Cheshire East’s Local Plan – The story continues…
The saga of Cheshire East’s Local Plan has recently taken another twist, as the Planning Inspector has warned that the changes to the Plan may be so significant that it needs to be scrapped and resubmitted.
These troubles are nothing new. In November last year, Cheshire East Council’s Local Plan was suspended after the inspector declared that it had ‘fundamental shortcomings’, in that pessimistic estimates of economic investment and jobs meant they were not proposing to release enough Green Belt land for development. Subsequently, Independent councillors complained that they were being prevented from criticising the authority over the suspension.
The long and drawn out process has meant that the original public consultation on the Plan may well be out of date by the time the Plan is ready to be examined again, which is likely to be October at the earliest.
The situation is a complicated one: the Council is under pressure to release land for housing, but has also come under pressure from residents and town and parish councils to prevent development on Green Belt land. The Leader of the Council, Cllr Michael Jones, has said:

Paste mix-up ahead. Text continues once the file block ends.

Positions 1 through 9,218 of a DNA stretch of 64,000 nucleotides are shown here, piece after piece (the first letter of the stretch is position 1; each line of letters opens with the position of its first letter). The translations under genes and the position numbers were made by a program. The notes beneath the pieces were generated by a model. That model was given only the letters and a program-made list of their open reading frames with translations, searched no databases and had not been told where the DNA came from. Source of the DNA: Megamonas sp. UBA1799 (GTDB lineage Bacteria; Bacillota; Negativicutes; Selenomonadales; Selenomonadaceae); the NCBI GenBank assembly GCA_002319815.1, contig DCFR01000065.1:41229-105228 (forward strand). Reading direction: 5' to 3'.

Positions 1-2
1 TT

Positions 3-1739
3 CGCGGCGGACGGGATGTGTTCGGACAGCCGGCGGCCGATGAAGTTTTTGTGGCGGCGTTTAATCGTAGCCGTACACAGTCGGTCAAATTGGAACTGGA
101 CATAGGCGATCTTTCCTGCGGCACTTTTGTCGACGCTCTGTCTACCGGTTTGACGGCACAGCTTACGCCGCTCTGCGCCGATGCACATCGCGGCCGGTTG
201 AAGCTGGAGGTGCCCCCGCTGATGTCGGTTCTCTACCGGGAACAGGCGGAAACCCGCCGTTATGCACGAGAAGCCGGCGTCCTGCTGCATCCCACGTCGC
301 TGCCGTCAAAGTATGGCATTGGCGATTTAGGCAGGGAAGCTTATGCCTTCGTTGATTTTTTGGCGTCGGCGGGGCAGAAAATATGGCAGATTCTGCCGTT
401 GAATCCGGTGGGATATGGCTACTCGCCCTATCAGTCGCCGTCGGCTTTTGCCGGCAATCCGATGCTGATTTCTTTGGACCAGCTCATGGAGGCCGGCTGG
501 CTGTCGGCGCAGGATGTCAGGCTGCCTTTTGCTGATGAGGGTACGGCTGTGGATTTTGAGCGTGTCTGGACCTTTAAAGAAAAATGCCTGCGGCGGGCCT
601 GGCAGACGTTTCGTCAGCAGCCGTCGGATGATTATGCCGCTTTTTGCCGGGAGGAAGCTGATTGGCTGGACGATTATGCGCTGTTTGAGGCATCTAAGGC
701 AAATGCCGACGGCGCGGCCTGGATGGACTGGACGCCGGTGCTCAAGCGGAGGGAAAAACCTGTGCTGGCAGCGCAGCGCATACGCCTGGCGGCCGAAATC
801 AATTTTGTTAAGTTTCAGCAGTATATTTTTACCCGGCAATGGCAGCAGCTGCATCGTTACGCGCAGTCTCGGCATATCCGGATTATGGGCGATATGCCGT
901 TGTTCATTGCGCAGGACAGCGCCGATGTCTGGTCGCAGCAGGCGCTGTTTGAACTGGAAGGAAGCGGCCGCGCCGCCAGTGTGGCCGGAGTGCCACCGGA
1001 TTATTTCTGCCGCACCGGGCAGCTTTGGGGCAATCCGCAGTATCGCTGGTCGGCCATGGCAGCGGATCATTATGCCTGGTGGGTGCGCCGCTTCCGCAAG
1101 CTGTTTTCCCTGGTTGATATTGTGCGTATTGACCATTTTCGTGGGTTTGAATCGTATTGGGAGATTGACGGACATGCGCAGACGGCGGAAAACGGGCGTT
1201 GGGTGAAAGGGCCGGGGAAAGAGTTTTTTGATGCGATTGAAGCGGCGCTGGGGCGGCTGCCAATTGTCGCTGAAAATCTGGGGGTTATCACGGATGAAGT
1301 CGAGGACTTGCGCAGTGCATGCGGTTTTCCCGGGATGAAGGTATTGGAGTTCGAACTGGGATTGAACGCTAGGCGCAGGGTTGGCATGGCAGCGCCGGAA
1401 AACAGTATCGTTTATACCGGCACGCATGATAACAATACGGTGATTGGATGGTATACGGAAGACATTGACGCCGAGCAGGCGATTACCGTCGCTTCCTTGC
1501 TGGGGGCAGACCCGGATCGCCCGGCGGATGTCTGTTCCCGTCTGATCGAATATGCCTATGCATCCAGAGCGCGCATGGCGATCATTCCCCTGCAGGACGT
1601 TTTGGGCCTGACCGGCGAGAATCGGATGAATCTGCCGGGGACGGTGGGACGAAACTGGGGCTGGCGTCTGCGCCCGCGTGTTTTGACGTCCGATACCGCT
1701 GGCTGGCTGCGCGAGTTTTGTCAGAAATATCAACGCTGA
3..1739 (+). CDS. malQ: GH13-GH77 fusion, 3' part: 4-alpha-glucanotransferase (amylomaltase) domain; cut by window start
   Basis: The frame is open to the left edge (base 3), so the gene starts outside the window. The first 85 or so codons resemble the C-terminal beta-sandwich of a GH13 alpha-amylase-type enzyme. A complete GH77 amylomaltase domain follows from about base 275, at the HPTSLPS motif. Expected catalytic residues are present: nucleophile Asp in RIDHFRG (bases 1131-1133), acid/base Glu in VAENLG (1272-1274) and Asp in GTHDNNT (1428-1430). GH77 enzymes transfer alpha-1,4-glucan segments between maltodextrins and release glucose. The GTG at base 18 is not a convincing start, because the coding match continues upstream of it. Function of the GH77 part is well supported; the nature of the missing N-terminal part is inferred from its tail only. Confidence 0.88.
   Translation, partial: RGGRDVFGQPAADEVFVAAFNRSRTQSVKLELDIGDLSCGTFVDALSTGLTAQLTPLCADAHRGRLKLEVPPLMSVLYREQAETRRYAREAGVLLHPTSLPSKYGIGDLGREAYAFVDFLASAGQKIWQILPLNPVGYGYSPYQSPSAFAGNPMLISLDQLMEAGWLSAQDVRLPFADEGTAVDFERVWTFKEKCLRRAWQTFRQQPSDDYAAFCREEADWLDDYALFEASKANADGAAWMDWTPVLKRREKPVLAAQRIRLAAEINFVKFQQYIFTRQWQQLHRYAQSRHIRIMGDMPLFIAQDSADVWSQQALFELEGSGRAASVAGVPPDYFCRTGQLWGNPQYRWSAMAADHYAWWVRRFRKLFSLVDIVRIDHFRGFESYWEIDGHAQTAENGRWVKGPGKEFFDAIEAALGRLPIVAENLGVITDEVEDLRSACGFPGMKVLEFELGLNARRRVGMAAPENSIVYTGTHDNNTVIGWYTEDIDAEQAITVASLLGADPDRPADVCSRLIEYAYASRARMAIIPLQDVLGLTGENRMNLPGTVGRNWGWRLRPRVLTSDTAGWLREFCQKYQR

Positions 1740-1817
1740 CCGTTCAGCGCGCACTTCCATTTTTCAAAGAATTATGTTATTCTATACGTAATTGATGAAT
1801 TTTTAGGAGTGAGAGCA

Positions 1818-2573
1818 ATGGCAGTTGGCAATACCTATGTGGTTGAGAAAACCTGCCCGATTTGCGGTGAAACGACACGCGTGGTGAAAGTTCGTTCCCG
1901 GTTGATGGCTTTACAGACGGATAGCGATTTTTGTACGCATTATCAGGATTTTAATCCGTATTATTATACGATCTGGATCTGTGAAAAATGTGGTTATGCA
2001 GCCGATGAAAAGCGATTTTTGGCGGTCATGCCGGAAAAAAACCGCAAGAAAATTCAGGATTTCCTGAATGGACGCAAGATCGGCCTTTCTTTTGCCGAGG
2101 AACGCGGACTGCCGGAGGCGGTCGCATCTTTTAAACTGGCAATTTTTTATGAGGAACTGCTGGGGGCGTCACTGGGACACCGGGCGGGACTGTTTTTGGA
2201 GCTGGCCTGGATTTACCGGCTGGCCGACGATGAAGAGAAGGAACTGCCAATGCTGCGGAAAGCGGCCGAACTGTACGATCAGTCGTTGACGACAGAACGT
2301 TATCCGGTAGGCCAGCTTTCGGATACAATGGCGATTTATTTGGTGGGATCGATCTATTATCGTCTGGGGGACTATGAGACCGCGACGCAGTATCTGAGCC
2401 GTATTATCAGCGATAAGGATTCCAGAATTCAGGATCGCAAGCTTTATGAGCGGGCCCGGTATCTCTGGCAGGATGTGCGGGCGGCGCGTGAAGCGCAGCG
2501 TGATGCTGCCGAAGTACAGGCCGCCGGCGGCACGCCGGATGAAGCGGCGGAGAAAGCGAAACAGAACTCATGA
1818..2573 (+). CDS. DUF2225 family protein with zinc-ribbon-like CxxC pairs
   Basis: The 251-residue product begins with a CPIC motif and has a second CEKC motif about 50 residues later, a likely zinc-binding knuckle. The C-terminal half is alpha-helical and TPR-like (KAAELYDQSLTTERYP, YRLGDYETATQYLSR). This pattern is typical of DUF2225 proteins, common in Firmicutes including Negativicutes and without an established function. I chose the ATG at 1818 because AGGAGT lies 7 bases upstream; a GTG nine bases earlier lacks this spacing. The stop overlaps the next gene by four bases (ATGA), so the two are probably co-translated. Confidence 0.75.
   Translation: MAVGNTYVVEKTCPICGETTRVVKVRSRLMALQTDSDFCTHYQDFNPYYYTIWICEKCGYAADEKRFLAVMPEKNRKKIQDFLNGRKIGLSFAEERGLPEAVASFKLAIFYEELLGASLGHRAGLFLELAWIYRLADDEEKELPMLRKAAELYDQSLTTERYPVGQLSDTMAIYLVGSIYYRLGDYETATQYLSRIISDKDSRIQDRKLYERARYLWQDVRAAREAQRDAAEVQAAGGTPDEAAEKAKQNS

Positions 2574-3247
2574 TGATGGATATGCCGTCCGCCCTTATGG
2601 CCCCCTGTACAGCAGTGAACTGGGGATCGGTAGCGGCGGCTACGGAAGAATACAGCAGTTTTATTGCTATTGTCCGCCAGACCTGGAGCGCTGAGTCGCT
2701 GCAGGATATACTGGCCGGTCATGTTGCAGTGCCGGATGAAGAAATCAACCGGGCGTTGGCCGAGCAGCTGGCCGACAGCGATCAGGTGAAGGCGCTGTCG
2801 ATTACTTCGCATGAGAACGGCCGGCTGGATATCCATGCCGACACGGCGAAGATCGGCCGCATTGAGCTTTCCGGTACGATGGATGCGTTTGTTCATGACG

“We do not envisage major change to the Green Belt. We are committed to protecting our beautiful countryside and we will accommodate as much as possible of the additional new homes on brownfield sites.” Cllr Jones has also called Cheshire East “a victim of its own success,” but the truth is that it is currently a victim of its Local Plan process. The longer it takes to get a Plan in place, the harder it is for developers to work towards the Council’s vision, to say nothing of those parishes and towns trying to formulate Neighbourhood Plans.
As the process drags on, it is increasingly lamented by all sides and embraced by none. Should a delay in the Plan process require fresh consultation, it could take a minimum of 12 months but would enable a new opportunity to get residents and stakeholders to buy into a constructive Plan for the future of Cheshire East. Taking ownership of the Plan by accepting the requirements of national policy and using them to shape the borough’s future would allow for genuine partnerships between the public and private sectors and help Cheshire East to continue to thrive.
Manchester is in an excellent position to attract the investment required for innovative technology sectors, but it will need to continue to push for transport infrastructure improvements.
Manchester City Council has this week launched the consultation on its draft Manchester Residential Quality Guidance.
Nothing quite brings out the daggers in the same way as building on the Green Belt. On a national level, there is an acceptance that the country needs to...